KNOXVILLE — Budget talks for the upcoming fiscal year are underway for Marion County, including salary increases for county employees.

During a discussion at a Marion County Board of Supervisors meeting Tuesday, Chairman Mark Raymie proposed a 4-5% salary increase for all county departments and a 6.5% salary increase for the Marion County Roads Department for the 2023-24 fiscal year.

Raymie's salary increase proposal for elected officials

Elected Office Present Salary Increase % Recommended Salary Change $
Supervisor $42,158 5.9% $44,645.32 $2,487.32
Sheriff $120,511 9% $131,356.99 $10,845.99
Auditor $84,289 3.78% $87,475.12 $3,186.12
Treasurer $82,206 4.17% $85,633.99 $3,427.99
Recorder $80,893 4.6% $84,614.08 $3,721.08
County Attorney $136.997 3.29% $141,504.20 $4,507.20

The larger salary increase for the roads department, Raymie said, is due to “salary compression and salary issues” that have made it difficult to retain staff.

“There’s always a drive for fairness and those things within county government, but we know we’re going to be dealing with some competitive issues as far as how we hire and retain particular staff in particular departments,” Raymie said. “In my opinion, our most important department is keeping our roads open. We saw that recently during the weather.”

Once salary increases are determined, department heads can then decide how they would like to distribute salary increases among their employees, Raymie said.

Elected official salaries are determined by recommendations from the Marion County Compensation Board. The compensation board recommended a 11.8% salary increase for county supervisors, along with 18% for the county sheriff, 7.56% for the county auditor, 8.3% for the county treasurer, 9.2% for the county recorder and 6.58% for the county attorney.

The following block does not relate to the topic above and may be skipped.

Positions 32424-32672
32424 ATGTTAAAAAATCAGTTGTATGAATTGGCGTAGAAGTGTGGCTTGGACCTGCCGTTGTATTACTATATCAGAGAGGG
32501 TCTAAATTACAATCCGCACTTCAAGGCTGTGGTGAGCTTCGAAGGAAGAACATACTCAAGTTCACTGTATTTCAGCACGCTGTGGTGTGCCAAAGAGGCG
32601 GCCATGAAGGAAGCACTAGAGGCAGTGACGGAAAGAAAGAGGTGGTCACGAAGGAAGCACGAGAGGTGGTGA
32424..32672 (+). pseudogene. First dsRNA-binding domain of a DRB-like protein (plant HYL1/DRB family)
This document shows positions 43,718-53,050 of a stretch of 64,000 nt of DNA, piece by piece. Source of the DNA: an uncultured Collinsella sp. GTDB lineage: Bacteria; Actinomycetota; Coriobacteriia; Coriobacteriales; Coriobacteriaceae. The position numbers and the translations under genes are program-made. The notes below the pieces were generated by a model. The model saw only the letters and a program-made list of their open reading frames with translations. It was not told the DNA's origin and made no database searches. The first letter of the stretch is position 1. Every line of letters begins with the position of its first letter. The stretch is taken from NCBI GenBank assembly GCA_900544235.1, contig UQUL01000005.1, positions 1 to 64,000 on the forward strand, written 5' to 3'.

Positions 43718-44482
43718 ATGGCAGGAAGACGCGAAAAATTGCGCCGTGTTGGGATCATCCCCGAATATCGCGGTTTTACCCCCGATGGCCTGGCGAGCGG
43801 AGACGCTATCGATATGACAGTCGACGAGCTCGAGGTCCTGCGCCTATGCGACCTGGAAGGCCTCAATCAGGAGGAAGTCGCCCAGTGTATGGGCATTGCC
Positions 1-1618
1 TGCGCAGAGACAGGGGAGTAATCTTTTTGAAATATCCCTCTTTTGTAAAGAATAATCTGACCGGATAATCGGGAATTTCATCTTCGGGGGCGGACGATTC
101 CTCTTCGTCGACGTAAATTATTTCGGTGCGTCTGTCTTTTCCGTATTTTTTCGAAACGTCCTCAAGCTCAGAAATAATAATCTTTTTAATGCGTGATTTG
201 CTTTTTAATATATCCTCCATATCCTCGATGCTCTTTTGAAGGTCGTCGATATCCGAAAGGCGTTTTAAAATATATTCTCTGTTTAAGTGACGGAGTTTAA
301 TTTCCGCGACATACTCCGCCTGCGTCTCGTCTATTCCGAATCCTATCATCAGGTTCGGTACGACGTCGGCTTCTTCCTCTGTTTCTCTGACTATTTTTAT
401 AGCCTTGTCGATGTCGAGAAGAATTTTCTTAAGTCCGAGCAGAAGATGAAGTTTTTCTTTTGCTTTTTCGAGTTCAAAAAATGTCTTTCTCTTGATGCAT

However, Raymie’s proposal cuts the compensation board’s salary increase recommendations for elected officials by 50%.

“These are pretty good percentage increases, so I think that was a reasonable starting point for me,” Raymie said. “It takes a $66,000 allocation down to $33,000.”

According to Raymie, both of these proposals will save the county about $79,610, keeping the total salary increase to $502,671. The county assessor is not included in this projection. 

Last year, county employees received a 6.14% salary increase, or a total of $595,233.78. Full-time employees also received $3,300 in “COVID bonuses” from American Rescue Plan Act funds and Martin Luther King, Jr. Day as a paid holiday.

“It’s always a challenge within government to try to fund all your projects, make sure you have a competitive health insurance program and make sure you have competitive salaries,” Raymie said.

Health insurance premiums for employees were projected to increase 10.42% last year, or a total of $219,583. Supervisors shifted $145,000 from a county dental account that had been accumulating funds for the last 10 years to “buy down” the premium increase to about 5% rather than 10.42%, Raymie said.

This year, the county is again projecting at least another 10% increase in health insurance premiums, according to Raymie.

“Net salary and health insurance for our employees are a big deal, but those two are massive dials for everybody. So how do we try to balance those [while] keeping a lid on our overall costs?” Raymie said.

Department proposals are due to the county auditor by Jan. 13. After the auditor prepares budget proposals for the supervisors, public discussions will begin during budget meetings sometime between Jan. 23-27. Budgets must be approved for publication Feb. 13.

No action for the county budget was taken during the meeting.

In other news:

— Supervisors reappointed Shannon Remington to the Marion County Board of Health. Her term ends Dec. 31, 2025.

— Supervisors reappointed Karen Ackley to the Marion County Conservation Board. Her term ends Dec. 31, 2027.

Emily Hawk is the associate editor of the Ottumwa Courier and the Oskaloosa Herald. She can be reached at

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